2009-10-08

Instant Messaging: dating or working?

Instant Messaging (IM) is becoming more common in enterprises, although the latest statistics I have seen suggest not as much yet as some people expect.

Personally I use IM in a work context almost every day. I hadn't given much thought on how I use it, other than realizing:

  1. I am a lousy typist who needs an autocorrect feature in my IM client, and
  2. Often IM is a preamble to a telephone call as I mostly work in a home office. My IM posts often go as follows: "hi > are you free? > can I call?"

So when I saw the results of a survey on the right and the wrong way of using IM in dating, it made me reconsider how I use IM at work.

The OKCupid.com survey results were published in my local newspaper, The Globe and Mail – in case you were thinking I've been using that dating service!

The worst greetings are "hi", "hey" or "hello" – I mostly say "hi"...

Far better are questions such as "how's it going?", "what's up?", or even "hola"!

In a dating context I can see how a question would more likely lead to a follow-up. But in a business context, would it be better to say, "How's it going?", "Are you busy?" or "Can you spare a minute?" than opening with a "hi?" Maybe "hi" is fine if you've established a working relationship already, i.e. got past first contact.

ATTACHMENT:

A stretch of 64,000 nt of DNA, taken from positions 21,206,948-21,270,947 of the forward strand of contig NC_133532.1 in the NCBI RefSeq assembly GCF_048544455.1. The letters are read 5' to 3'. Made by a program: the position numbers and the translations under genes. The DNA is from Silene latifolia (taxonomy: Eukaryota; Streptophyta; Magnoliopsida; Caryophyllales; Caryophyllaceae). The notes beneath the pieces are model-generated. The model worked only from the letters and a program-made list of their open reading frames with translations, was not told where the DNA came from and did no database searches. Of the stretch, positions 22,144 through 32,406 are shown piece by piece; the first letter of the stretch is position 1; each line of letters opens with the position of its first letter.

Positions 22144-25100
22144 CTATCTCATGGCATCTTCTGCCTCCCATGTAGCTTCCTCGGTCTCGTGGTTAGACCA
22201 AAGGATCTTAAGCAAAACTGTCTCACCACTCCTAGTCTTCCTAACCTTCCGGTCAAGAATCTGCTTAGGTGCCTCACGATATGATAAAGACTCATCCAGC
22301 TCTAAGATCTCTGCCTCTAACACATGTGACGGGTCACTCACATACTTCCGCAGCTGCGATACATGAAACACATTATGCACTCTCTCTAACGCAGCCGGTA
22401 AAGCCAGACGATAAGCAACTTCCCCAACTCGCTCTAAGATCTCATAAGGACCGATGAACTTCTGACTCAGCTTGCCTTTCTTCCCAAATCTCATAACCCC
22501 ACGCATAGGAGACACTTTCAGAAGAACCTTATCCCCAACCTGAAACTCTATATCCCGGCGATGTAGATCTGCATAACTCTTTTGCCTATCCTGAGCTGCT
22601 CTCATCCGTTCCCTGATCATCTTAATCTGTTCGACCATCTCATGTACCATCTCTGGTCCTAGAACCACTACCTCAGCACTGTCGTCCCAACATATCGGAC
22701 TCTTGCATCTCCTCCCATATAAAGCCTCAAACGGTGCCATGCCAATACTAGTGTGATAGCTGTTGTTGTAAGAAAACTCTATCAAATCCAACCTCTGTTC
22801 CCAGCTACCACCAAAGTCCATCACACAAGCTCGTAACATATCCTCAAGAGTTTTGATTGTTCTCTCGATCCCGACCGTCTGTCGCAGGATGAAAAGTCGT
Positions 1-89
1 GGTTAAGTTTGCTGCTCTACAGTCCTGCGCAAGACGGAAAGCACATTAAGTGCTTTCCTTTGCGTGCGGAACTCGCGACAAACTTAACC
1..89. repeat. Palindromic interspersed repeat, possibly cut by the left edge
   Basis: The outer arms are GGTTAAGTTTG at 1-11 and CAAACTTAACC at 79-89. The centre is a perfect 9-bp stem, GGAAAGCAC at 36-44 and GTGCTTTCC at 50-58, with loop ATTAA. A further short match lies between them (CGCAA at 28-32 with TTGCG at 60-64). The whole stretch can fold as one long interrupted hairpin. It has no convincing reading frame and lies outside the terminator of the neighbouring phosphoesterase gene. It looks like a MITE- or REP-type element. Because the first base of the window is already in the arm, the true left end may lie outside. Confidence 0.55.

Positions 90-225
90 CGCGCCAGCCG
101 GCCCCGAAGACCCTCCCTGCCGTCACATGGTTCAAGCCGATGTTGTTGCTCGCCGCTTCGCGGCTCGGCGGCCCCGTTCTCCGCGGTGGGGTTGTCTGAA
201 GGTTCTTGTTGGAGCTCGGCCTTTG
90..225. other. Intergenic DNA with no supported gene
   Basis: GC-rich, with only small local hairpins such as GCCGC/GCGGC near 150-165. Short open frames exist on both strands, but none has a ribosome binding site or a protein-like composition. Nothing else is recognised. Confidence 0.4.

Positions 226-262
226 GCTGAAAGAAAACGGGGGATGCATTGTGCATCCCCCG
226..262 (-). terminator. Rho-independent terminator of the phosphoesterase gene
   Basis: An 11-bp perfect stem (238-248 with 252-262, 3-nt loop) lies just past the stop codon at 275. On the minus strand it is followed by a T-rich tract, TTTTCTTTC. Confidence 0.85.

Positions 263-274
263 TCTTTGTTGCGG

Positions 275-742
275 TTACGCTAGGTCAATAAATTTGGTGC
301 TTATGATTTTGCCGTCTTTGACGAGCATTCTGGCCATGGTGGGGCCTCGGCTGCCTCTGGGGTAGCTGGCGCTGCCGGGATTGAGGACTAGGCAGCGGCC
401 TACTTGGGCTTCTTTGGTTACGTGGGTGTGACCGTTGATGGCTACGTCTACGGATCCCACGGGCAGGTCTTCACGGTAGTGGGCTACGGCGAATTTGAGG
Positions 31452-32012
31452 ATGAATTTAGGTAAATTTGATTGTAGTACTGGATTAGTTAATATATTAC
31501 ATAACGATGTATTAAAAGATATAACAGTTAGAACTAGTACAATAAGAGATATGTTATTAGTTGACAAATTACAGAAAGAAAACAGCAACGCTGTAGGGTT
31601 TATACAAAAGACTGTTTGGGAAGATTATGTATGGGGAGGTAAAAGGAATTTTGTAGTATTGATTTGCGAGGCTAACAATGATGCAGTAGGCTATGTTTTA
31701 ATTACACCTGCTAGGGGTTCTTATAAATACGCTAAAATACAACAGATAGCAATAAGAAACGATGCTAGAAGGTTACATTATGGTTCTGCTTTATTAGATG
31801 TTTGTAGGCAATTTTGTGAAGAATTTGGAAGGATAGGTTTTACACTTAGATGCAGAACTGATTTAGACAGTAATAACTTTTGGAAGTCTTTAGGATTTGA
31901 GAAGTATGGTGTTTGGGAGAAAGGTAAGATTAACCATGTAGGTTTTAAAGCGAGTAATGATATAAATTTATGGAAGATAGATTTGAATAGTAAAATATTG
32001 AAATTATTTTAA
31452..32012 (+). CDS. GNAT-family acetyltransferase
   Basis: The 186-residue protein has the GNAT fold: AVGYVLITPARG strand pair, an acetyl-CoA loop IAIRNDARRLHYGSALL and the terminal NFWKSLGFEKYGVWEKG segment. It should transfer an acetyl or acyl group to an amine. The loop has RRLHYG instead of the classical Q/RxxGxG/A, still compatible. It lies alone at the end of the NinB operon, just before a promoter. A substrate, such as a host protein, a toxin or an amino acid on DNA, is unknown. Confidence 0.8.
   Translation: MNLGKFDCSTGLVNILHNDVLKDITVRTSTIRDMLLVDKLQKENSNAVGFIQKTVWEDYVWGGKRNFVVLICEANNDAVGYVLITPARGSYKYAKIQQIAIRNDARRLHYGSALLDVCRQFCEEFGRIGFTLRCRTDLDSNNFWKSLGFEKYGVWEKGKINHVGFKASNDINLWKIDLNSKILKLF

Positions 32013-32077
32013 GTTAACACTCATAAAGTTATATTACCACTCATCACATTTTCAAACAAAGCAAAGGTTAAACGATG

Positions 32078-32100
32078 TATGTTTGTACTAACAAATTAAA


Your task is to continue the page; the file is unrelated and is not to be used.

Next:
Interestingly in dating use of netspeak (e.g. lol, bfn, imo, etc.) is not a good idea on first contact. The recommendation is to, "ditch the slang" for the proper language and to make sure you proofread, since it suggests that you consider the interaction important.

I think that same care very much speaks to being 'professional' at work as well, although with close colleagues with whom you chat a lot netspeak almost becomes a way to indicate that you are an expert IM user, not just a work-only user.

Mini-IM essays are a turn-off in dating, and I think likewise in work chats.

Your personal picture is critical in dating IM of course. I think it's even true for work IM. I see a larger proportion of people using real pictures of themselves in work IM settings rather than the cartoons, avatars or seemingly random graphics typically used in consumer IM and social networks. At work it's very important for people to recognize you so they can link their online perceptions of you with what they find when you meet face-to-face.

In my experience when you first interact with a colleague through telephone and conference calls with no pictures, you build a mental image of them that often conflicts dramatically with the reality you find when you first meet them in person.

There are a lot of parallels to being an effective IM user in the workplace and when dating, but of course you do have to be careful not to be seen as flirting when you compose a work instant message!! The content of the messages is what makes the difference, but both work and dating are more serious than some other social situations, so share some common rules.

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